If you are even slightly involved with open source then you have heard about Richard M. Stallman, the founder of the Free Software Foundation and the creator of the GPL. Some people idolize him, others think he is too evangelistic. I personally am envious of his hair. It is not fair that someone over two decades older than me should have so much hair when mine is prematurely falling out.
According to the legend, and I have heard this story from countless sources, Richard saw the need for the FSF when in the early eighties the MIT labs that he was working in received a new laser printer. This printer, as with other printers in the lab, was a shared printer. This means that you would send off your job to be printed and then collect it later. The programmers had the source code to the other printers drivers so had modified this code to send a message to the computer that send the print job once the job was done. This new printer did not have the source code included with it so Richard was not able to add this feature which pissed him off. To throw fuel on the fire, some of his associates were working on third party projects and could not share their code with him due to non-disclosure agreements. Richard decided that he didn't want to live in a world where software was controlled by corporations instead of the programmers who wrote the code so started the free software foundation as a way of making sure that there would always be an alternative to closed source software.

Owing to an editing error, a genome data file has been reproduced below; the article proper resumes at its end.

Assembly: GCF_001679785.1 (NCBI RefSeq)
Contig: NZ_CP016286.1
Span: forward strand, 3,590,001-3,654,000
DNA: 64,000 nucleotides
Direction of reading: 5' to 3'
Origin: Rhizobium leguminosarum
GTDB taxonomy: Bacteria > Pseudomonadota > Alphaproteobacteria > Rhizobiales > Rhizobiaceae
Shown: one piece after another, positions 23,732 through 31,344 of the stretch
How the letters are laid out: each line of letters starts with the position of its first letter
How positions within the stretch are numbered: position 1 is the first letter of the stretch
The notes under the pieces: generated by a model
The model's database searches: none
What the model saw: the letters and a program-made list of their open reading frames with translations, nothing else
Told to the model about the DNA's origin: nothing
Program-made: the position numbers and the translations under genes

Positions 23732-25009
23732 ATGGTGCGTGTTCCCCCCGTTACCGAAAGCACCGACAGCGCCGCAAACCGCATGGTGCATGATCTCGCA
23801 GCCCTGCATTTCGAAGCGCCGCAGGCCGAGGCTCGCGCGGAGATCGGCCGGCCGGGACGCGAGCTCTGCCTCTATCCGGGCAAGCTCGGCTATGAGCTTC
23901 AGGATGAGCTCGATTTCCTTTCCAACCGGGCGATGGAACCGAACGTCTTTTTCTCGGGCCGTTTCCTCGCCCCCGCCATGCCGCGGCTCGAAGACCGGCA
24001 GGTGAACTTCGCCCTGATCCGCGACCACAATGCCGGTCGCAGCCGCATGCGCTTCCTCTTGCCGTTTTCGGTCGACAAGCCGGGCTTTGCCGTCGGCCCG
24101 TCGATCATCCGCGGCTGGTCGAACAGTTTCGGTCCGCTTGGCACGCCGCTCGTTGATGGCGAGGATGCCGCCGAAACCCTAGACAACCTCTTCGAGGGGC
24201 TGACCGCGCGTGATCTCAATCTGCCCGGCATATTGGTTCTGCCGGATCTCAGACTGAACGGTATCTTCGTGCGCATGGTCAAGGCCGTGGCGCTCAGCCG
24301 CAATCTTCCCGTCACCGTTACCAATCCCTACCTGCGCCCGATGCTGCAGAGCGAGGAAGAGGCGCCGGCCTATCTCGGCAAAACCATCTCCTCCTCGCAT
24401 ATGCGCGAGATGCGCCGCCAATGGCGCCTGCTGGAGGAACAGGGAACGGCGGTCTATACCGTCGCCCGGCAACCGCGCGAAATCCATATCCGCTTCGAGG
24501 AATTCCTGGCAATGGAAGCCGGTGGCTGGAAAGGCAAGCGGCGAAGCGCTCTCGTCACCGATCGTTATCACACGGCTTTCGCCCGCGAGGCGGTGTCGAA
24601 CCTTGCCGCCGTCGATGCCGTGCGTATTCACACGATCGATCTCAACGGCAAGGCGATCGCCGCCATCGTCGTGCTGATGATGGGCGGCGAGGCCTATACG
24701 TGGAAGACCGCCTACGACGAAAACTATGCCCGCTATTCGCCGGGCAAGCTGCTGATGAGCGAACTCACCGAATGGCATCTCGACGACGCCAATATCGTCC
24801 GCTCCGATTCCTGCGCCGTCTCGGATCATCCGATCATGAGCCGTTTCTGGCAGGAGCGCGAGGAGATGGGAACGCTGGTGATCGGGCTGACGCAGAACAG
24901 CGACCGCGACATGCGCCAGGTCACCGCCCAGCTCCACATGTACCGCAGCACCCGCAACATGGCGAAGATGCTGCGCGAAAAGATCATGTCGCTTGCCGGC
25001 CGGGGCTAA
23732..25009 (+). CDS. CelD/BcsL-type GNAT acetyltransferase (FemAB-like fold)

As explained in earlier entries, this lead to a problem. Wanting to give away source code is fine, but in order to make sure that the source code remained free you couldn't just give away the source code. What was needed was some way of making sure that the source code always remained free. And the way Richard did this is with something called the GPL.